Tkinter question

Rotwang sg552 at
Fri Apr 23 07:58:03 EDT 2010

eb303 wrote:
> On Apr 22, 5:55 pm, Rotwang <sg... at> wrote:
>> [...]
> From my experience, mixing Tkinter with threads is a bad idea. As most
> GUI toolkits, it really doesn't like to be manipulated from different
> threads, so you might end up getting weird problems or even crashes.
> By the way, did you try to remove the line out.mainloop() from your
> 'draw' function?

I didn't. How do I get Python to display the draw window, other than by 
using mainloop()?

> This is the line that blocks the IDLE GUI, since it
> initiates a secondary event loop that will only exit when you do a
> out.quit(), so that might be a solution.
>> BTW, another problem: whenever I call a widget.quit() method, the widget
>> in question crashes. IDLE carries on working but the widget window stays
>> there, not responding, and if I tell my OS to kill it then IDLE
>> restarts. Is this a bug? I'm using Windows 7 and Python 2.6.4.
> The 'quit' method just exits the mainloop. It doesn't destroy the
> widget. So if your application doesn't actually exit, the widget will
> just stay there. If you want to destroy the it too, you have to call
> explicitely widget.destroy().

That worked like a charm, thanks!

Here's another problem I've run into today: I've just added a bit of 
code so that it's possible to resize the draw window and the contents 
will be resized automatically. The method now looks something like this:

out = Tkinter.Tk()
slave = Tkinter.Canvas(out, width = wh[0], height = wh[1])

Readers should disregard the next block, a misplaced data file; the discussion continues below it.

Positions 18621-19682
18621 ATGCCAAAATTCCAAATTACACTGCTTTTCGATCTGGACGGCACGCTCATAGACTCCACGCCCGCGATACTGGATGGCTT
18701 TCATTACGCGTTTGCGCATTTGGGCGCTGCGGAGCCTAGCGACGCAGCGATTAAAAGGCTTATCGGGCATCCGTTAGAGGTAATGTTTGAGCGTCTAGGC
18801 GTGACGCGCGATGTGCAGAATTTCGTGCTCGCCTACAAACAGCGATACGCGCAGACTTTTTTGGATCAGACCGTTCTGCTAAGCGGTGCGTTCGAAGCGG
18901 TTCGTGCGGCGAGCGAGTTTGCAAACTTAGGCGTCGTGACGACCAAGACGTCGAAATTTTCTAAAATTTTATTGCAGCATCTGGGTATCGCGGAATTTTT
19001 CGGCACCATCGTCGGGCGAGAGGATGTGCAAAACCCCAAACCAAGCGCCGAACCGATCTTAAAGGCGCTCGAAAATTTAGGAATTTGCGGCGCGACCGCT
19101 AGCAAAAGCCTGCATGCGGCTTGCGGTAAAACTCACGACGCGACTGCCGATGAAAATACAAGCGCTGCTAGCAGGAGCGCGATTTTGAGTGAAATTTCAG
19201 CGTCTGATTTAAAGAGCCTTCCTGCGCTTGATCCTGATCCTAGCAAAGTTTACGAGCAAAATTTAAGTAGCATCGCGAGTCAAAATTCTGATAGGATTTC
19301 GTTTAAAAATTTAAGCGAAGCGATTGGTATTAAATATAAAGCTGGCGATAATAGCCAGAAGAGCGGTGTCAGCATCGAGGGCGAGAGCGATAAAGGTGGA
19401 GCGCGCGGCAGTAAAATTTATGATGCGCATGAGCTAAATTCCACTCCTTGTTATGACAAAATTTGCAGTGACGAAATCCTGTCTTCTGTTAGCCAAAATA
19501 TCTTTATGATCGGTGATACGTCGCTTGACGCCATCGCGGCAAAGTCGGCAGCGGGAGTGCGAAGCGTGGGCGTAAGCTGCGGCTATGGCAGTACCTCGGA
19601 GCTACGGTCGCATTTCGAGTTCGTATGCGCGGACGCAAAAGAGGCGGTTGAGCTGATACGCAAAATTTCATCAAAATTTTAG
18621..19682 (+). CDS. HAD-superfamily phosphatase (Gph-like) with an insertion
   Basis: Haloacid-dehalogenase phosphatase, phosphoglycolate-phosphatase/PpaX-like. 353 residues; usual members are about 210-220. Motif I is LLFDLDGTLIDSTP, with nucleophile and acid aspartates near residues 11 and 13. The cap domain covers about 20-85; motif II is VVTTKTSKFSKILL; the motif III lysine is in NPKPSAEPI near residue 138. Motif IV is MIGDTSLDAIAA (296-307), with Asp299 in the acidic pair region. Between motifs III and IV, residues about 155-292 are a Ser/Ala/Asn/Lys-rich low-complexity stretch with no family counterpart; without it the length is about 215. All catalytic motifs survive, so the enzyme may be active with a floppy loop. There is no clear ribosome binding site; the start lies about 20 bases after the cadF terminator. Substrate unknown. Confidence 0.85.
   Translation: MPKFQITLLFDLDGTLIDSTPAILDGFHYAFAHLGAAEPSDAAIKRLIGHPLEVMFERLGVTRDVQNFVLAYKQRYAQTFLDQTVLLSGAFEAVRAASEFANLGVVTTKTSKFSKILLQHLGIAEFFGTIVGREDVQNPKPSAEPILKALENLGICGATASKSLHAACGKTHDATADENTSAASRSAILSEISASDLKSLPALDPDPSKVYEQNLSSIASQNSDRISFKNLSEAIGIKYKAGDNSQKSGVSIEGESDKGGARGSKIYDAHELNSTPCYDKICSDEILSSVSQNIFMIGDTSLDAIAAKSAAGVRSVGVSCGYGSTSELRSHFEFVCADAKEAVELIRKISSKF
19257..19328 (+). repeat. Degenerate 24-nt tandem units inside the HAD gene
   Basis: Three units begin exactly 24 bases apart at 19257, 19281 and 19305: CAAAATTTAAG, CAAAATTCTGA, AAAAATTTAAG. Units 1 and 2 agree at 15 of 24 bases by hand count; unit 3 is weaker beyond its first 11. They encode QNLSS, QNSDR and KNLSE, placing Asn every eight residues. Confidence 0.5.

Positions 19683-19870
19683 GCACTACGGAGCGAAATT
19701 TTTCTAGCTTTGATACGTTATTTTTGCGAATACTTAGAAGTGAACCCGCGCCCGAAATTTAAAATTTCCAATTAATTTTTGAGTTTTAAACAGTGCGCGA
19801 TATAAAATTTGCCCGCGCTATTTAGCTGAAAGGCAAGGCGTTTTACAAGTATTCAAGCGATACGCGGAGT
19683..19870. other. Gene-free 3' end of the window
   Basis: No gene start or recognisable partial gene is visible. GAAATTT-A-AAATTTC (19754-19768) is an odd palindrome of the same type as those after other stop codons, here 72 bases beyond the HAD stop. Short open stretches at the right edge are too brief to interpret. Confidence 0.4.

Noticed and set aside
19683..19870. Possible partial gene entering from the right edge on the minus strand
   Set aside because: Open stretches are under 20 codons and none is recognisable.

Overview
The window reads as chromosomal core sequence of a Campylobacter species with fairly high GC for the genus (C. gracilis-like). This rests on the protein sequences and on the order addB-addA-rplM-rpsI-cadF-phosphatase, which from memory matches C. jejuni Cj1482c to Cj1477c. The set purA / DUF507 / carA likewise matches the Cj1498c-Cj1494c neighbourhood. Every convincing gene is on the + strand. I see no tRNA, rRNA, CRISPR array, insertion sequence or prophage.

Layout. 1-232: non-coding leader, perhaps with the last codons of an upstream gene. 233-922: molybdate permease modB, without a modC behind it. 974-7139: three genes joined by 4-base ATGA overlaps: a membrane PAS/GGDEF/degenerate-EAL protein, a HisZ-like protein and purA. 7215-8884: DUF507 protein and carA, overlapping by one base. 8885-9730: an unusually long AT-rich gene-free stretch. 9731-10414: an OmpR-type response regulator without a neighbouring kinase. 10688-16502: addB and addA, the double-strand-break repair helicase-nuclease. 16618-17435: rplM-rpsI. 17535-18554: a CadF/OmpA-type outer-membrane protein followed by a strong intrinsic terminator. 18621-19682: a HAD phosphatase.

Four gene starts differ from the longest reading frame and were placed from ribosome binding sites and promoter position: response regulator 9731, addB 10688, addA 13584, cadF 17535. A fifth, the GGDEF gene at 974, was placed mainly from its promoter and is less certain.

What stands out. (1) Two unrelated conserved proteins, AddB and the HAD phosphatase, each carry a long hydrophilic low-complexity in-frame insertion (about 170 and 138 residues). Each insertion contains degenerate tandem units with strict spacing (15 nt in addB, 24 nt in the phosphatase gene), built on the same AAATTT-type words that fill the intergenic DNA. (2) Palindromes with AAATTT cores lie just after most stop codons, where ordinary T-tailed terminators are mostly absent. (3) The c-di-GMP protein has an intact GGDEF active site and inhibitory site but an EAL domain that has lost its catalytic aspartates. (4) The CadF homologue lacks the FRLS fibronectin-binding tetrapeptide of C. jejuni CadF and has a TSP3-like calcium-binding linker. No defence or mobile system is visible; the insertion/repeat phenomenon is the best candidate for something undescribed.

# I put the canvas widget inside a tk widget instead of just
	# using the former because I want keypresses to do things, and
	# it doesn't seem to be possible to bind keyboard events to a
	# canvas
# draw something

def resize(b):
	wh[:] = [b.width, b.height]
	slave.config(width = wh[0], height = wh[1])
	# resize the contents of slave

out.bind('<Configure>', resize)

The trouble is, when I call the method the window it spawns slowly grows 
larger, until I move or resize it myself by grabbing one of the edges; 
after this everything works as intended. If I add the line "print wh" 
after "wh[:] = [b.width, b.height]", the output looks like this (the 
default value of wh is [640,480]:

[644, 484]
[648, 488]
[648, 488]
[648, 488]
[652, 492]
[652, 492]
[652, 492]
[656, 496]
[656, 496]
[656, 496]
[660, 500]

My only guess as to why this is happening is that Tkinter is resizing 
out to be 4 pixels wider and taller than slave, and the line 
"slave.config(...)" consequently leads to resize being called again. But 
this doesn't explain why it stops happening when I resize the window 
intentionally, nor why the window apparently only gets larger every 
third time resize is called. The problem goes away if I replace "wh[:] = 
[b.width, b.height]" with

	wh[:] = [b.width - 4, b.height - 4]

but this seems like a rather ad-hoc and ugly solution, and I'd rather 
understand what's going on. Can anyone help?

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